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The Elkin tribune. (Elkin, N.C.) 191?-1969, June 01, 1933, Image 6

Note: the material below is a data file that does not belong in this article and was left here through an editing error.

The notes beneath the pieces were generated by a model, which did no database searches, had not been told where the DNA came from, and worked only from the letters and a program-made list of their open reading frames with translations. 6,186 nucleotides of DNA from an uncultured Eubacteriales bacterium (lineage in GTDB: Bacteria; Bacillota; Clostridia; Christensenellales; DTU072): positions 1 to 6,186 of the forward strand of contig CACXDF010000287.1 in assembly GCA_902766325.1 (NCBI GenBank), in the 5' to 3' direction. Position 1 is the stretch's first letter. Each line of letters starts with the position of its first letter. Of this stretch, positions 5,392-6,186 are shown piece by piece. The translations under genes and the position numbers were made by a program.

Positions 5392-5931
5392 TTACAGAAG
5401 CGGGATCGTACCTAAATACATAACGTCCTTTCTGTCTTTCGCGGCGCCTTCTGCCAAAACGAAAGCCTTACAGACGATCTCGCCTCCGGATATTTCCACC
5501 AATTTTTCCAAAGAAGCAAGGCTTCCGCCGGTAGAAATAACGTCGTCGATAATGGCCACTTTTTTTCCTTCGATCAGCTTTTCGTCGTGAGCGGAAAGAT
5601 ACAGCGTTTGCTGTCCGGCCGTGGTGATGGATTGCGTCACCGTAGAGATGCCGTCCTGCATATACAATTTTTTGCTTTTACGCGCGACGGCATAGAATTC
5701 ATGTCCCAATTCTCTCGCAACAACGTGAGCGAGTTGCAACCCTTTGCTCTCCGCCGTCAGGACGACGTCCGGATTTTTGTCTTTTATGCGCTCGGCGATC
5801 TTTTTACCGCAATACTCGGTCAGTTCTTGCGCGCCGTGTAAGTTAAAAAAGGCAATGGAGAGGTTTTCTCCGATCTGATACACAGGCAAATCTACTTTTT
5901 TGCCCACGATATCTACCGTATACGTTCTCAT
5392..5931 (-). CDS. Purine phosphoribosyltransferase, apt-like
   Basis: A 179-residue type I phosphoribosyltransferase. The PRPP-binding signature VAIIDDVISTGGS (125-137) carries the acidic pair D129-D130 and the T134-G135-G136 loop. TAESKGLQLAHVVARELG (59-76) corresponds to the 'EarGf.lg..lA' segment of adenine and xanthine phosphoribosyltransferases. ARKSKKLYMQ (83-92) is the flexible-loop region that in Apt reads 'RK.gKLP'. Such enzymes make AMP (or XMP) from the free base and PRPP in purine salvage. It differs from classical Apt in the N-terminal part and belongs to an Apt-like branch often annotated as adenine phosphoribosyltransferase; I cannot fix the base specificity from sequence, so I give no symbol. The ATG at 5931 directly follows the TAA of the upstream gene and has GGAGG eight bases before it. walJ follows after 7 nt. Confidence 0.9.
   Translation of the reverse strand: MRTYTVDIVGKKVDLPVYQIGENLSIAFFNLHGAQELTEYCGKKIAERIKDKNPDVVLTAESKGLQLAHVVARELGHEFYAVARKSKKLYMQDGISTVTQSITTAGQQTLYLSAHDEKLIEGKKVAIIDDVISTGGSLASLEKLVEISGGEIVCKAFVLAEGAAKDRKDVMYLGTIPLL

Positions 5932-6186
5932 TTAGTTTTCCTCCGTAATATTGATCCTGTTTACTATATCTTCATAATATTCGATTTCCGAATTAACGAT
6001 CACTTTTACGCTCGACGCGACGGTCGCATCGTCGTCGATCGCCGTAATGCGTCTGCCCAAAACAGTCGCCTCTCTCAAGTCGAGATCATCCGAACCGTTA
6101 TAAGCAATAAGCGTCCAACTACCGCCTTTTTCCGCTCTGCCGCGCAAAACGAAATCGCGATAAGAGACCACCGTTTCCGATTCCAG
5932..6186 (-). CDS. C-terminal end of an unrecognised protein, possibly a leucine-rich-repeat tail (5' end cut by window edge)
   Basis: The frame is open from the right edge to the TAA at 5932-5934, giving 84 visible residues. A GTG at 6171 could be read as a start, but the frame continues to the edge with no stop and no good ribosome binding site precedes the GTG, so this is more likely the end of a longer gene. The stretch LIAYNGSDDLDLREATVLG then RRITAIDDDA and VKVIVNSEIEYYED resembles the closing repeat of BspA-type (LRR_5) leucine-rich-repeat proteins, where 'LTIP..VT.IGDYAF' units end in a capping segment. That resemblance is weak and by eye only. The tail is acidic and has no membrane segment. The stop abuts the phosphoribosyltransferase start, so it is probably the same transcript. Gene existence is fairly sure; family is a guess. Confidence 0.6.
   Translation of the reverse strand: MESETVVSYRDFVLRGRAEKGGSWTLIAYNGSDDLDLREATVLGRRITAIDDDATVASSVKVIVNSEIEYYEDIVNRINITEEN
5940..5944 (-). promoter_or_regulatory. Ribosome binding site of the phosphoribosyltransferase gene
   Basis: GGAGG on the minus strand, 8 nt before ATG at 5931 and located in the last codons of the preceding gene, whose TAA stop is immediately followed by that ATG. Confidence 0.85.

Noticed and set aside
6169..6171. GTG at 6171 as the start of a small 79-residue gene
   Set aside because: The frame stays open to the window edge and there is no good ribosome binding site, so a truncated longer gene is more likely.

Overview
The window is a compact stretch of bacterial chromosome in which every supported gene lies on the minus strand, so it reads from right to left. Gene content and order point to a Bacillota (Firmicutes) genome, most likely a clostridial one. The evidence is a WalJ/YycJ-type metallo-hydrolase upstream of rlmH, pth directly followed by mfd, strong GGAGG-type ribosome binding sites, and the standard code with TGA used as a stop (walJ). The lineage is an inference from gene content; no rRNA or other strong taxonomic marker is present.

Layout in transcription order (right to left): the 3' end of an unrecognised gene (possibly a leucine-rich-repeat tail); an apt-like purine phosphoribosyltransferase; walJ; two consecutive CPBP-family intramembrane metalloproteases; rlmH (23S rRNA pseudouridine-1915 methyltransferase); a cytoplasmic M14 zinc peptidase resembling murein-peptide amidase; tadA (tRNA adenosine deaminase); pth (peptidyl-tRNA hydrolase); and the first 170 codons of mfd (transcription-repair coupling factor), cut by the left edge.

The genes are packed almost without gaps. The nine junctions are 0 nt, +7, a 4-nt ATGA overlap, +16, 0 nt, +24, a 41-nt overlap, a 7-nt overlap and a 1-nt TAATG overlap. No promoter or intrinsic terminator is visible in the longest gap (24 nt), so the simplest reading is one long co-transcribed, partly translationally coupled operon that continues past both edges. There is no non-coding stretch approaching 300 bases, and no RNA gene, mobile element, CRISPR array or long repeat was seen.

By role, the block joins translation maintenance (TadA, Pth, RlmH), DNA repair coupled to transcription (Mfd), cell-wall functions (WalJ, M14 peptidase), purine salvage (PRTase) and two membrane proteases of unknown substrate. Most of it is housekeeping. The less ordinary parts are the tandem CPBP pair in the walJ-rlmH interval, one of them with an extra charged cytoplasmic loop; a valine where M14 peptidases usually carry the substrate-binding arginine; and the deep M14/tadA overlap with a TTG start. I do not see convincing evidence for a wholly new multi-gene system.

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THE ELKIN TRIBUNE Aim RENFRO RECORD Pn Wished Every Thursday by ELK PRINTING COMPANf, Inc. Bib*. N. C. THURSDAY, JUNE 1, 1933 Entered at the post office at Elkin, N. C., aa second-class matter. « ... C. ». FOSTER President H. I»AKKOON Secretary-'Treasurer SUBSCRIPTION RATES, PER YEAR In the State, fIJIO Out of the State, 92.00 Speaking from observation we'd say that a girl's marriageable age is anywhere from the seminary to the cemetery. With a thousand wives, and having the wis dom he is credited with, we'll bet a pewter nickel that King Solomon didn't have very much to say. Mothers in other days used to put their slip pers to extensive use on their children; now most of them wear their footwear out on the dance floor. History does not record whether Abraham j Lincoln ever returned the books he walked ten miles to borrow, nor does it state whether it was a Japanese cherry bush that George Washing ton's trusty hatchet felled. Carrying A Light Highway rules in this state require pedes trians to walk facing the traffic, particularly at night. Other states have the same requirements but now comes Delaware with a law that has just been enacted reading: "It shall be unlawful for pedestrians to walk on any improved hard-sur face highway used for motor traffic, outside of corporate limits, without carrying a lighted lan tern, flashlight or other similar reflector." The law specifies the hours that lights must be carried as from one-half hour after sunset to one-half hour before sunrise." This will revive the memory of the good old days to lots of old codgers in this section; dear old days when there was no danger from the sud den whiz of a passing car, mayhap driven by one whose spare arm is not available for steering. When Silas was going down the road apiece to see his neighbor, he carried a lantern; when the fam ily group was trekking to and from church on Sunday evenings, one of them carried a lantern or a pine torch that must be carefully held to avoid the drippings. But if Delaware pedestrians observe the law, however inconvenient it may prove, there will be 'more of them alive to bless the day that they bothered to carry a light. Two deaths and three painful injuries have been recorded in the papers within the past three weeks, as a result of some body's carelessness on the highways when pedes trians were struck by passing cars. It is not always the fault of the autoist. Children in particular, are inclined to take a risk; some of them actually covet the thrill of a nar row escape and project themselves beyond their portion of the road. This is doubly dangerous at night, especially on curves, when the driver can not sense the danger until after the damage 4s done. All of us are inclined to insist on our right to the highways, but it is a doggone sight better to forego these rights than to be right dead. Two Questions Two outstanding questions have developed j from the Senate investigation of the House of | Morgan, with no less personage than J. Pierpont himself, giving testimony. "Why a private bank" is one of these questions. Mr. Morgan, whose great banking house has been built up in the last half century or more as a private institution, gives it as his opinion that there is no need for legislation dealing with private banks. On the technical theory that his institution does not advertise for deposits and does not do a general banking business, it therefore should not be pestered with prying supervisors. Heretofore government has left him and his alone, with the result that now it is disclosed that in an insidious way the House of Morgan has reached its tenta cles into the arteries of the economic affairs of the nation in a way that breeds ill health. Men prominent politically have been extended special favors with the accompanying announce ment that no strings are tied to the courtesies, yet a moron should see that they are thus hog tied to this huge financial structure. It develops that the Morgans have invested heavily in public utilities, to the extent that their affiliates control close to 25 per cent of these ser vice organizations. But the thing that will interest and agitate the mind of the smaller fry who have been dig ging into their pockets for the income tax that Uncle Sam demands, is that other question "Why the present income tax?" For the investigation develops the fact that Mr. Morgan and his as sociates, who measure their income in millions, have paid no income tax for the past two years, and very little for the third. Mr. Morgan stated on the witness stand that the firm had lost money during the past two years; lost in enormous sums. This he backs up with figures, a careful analysis of which shows expert juggling designed to make the actual loss loom big enousrh to avoid tax payment. By admitting that his institution has lost money, Mr. Morgan will find that the lost respect of his fellows for his banking house, which hith erto they have regarded as impregnable, «vill cost him in dollars and cents. But those who have been made to pay income taxes, while the big fellows escaped will continue to accentuate the question, "Why the income tax?" Three Significant Words Do you know of three words of more signifi cant meaning to the citizens of Elkin than those employed in the Extra "We issued Friday ? "Bank to Open" are words that were used in chronic ling an important bit of news, but they mean in finitely more than that: they tell the story of a progressive people with an abiding faith in each other and in the future of Elkin and community. There are several towns in North Carolina, larger by far than Elkin, that would like mightily to see those three words in their local paper—• towns that have no banking facilities, just as for a period Elkin had none. For it is known to all of us that since March 4th there has been a new deal for our financial institutions. Henceforth there will be less un certainty about the soundness of banks; bank directors will take more seriously the responsi bility that is theirs; bank executives will be held more definitely to a chartered course, and bank supervision will mean something more than the occasional visit of an inspector to count the cash. Had the local bank been forced into liquida tion the community would have suffered tremen dously in dollars and cents, but we would have suffered even more in demoralization and lost prestige. It couldn't be otherwise! The people of Elkin and community sensed the importance of doing something about it, and in a spirit that is characteristic of the town, sacrifices were made, concessions granted, prejudices smothered —and the stock subscribed. It is inconceivable that the remaining de positors would fail to sign over the necessary 15 per cent of deposits, to make certain a new char ter, open the doors of the bank and make im mediately available the other 85 per cent of the money'on deposit. Depositors would be standing in .their own light, should they fail to do this. But when the bank is open, what then? Will we use its services grudgingly and stingily? Will we cripple its efficiency by continuing to keep our money in a sock or hidden in the chimney corner? Or will we take cognizance of the fact that a new day has dawned for banking methods, that assures safety and merits confidence? There is every indication that before many moons legislation will be in force insuring deposi tors against loss. The national icongress seems favorable to this measure, and it is nearer an ac tuality than many of us suppose. If state banks would prosper this same security must follow. Capable and efficient men are at the head of the commission charged with bank supervision. This has been demonstrated very convincingly within the past few months. Commissioner Gur yev, P. Hood has stood like a Rock of Gibraltar between the depositor and unsafe banking meth ods. Sometimes his stubbornness may have been resented, but back of it has been the purpose to put banking in North Carolina on a solid founda tion, from which it cannot be shaken when the winds come again. And this objective is about to be realized. Bankers have seen the fallacy of making loans to a select few, whose collateral, when ad versity conies, diminishes in value faster than the cashier can count. Because they did not see this heretofore is one of the reasons why banking rules have been tightened. No bank ever broke because of small loans to small men, because they offered something more than material values as collateral—they added character. They do not gamble with chance and borrow more than they can reasonably pay. And banking in the future will make closer scrutiny of the security that backs the non-borrowing depositor's dollar. The new rules that govern banking, and the new determination to make supervision some thing more than an empty phrase, leaves no ex cuse for any man to hoard his gold and silver. Under the new order the banks will provide the maximum safety, but they cannot bring the max imum service to the community unless money is brought out from its hiding and, through the banks, put into the arteries of trade. Elkin has done a big thing in making the re organization of the local bank possible, but it will do an immensely bigger thing when our people— all of them, big and little—set their feet on fear and bulk their hoardings into the bank vaults where there is safety now, and where the money can be used in legitimate trade intercourse that directly or indirectly benefits every one of us. We beg that every stockholder, big and lit tle, take part in the selection of directors to rep resent them in the management of the bank, and we deem it unnecessary to suggest to such direc tors that they place a new signifieance on their iob—and actually direct. To them the office will be something more than responsibility, it will be an opportunity for service. With the slate wiped clean, they can build an institution worthy of the town, and worthy of their connection with it. This little town of the hills is fundamentally sound, and will be represented by a financial in stitution equally so. It shall not be otherwise. In character, in industry, in morality we are above the average, and now we are about to get on our feet again financially. This latter fact should be a cause for joy to those who know how inseparably finances are intertwined with the other three, in bringing that peace of mind to a community that cannot progress efficiently with out it. Finally! It is now our bank. Your bank, and mine. Let's give it the support it deserves. It is not a red-headed sten-child. It has been 'made possible again by the sweat of the brow. Let's interest ourselves in its health, its growth to full stature of manhood. THE ELKIN TRIBUNE, ELKIN, NORTH CAROLINA The Merchant With the BEST VALUES Is the ADVERTISING MERCHANT! The merchant who advertises is the merchant who offers genuine values and wants you to know it. He knows that more customers will be drawn to a store where they KNOW they can get a certain item of merchandise at a certain price than to a store which does not advertise and trusts to luck that maybe customers will come seek ing something it may have. Every newspaper published in the entire country is liv ing proof that advertising pays. For without adversiting there would be no newspapers—and if those who adver tise didn't find it profitable, there would be no adver tising. You Will Get RESULTS By Consistent ADVERTISING —7 —ln The Elkizi Tribune Thursday, Jane 1, 1933